• Sea Monsters. They defend the waters around Minheldolath, and nobody ever saw them, even in the myths. They're considered by the priests the deepest, darkest part of the cult, and they cannot speak of what they are, for only their real name may call them from Minheldolath to bring doom on the shores of Forochel.
Religious institutions[]

The priests of the cult specialize in serving one of the four gods, and hence there are four orders of priests, that have no name, but can be recognized by their clothes: the priests of the Lord of the Sky wear white fur clothes; the ones of the King of Waters have green-leathered clothes, where they hang mussels and seaweed; the priests of the Lady of Life are dressed in leaves and branches, and the ones of the Master of Laughter and Wrath have no real common robe, but wear bone crowns, necklaces or bracelets, covered in gold and gems. Most of the temples are in places considered sacred to them, like mountains, cliffs, trees, caves, or can be in the middle of villages, where they often take the shape of circular structures.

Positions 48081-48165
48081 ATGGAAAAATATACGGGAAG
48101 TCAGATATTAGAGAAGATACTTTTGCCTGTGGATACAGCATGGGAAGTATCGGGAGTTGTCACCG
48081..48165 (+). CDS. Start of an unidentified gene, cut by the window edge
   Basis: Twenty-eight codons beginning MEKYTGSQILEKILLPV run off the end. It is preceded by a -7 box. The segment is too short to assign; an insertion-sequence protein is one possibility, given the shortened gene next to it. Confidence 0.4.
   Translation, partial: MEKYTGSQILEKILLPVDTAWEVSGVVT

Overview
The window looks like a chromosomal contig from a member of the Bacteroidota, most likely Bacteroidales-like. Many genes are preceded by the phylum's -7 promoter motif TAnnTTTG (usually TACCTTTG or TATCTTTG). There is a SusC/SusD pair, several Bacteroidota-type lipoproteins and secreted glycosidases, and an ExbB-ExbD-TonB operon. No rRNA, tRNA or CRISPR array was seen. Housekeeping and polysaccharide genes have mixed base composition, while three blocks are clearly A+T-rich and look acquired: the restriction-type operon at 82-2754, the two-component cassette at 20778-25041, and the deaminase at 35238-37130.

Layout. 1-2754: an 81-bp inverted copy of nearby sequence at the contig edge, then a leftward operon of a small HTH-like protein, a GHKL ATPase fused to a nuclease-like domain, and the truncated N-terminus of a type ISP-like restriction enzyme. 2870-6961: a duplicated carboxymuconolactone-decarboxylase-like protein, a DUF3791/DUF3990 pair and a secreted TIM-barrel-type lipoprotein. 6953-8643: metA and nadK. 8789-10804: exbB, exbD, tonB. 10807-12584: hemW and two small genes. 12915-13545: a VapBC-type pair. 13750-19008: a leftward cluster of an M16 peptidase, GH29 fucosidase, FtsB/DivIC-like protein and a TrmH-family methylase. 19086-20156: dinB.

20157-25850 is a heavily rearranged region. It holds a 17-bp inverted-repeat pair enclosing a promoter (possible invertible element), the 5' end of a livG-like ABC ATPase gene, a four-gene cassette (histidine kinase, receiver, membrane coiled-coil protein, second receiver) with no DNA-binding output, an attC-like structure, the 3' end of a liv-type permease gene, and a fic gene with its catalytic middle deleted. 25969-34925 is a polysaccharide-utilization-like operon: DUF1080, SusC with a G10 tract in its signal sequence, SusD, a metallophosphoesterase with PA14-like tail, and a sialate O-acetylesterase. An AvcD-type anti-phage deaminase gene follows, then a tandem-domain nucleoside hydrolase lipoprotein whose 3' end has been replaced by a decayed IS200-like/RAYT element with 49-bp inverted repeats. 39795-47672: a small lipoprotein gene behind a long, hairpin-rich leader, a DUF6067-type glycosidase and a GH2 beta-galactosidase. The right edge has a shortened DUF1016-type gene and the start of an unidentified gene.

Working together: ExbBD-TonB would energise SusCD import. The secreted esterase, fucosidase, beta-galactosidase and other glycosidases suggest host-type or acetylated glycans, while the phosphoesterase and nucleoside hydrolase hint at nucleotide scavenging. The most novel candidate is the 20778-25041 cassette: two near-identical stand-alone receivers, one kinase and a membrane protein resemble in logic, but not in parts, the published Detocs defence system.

One, though, is the master sanctuary, dedicated to all the four gods, and is the only one where is also kept the cult of the Fifth, Rót Alheimsins, the root of universe, a place lost in the middle of nowhere in the frozen lands of Forodwaith, and yet considered to be the very bottom of the Tree of Universe. There also lives the head of the New Cult, called Hinn Heilagi, the Sacred One.


Overall, the whole bay of Forochel doesn't host more than 600 thousands of people. Among those, the greatest majority (around 400-500 thousands) are Lossoth, whereas only 100-200 thousands Dunedain remain. Differently from Fourth Age, no elf or dwarf still lives there.

The Dunedain kept the chivalric values that came from the West, alongside the rigidly gerarchic structure of society, whereas the Lossoth have tribal, rough uses at the eyes of a southerner: they're divided in several clans, whose chiefs refer to a smaller number of Jarls, often in war one against the other. The only moments of peace among the tribes during the year are winter, too cold to be used to fight, and summer, when the sea ice melts a bit and the ships can sail to pillage and raid foreign coasts. However, this trait got reduced after the unification of the kingdom.


  • King of the Dunedain and the Lossoth, King of Artheloth and Ruler of Forochel: yes, this is the full title of the ruler of those lands. There can be only one king, whereas previously there were a High Lord for the Dunedain and a Lord for the Lossoth.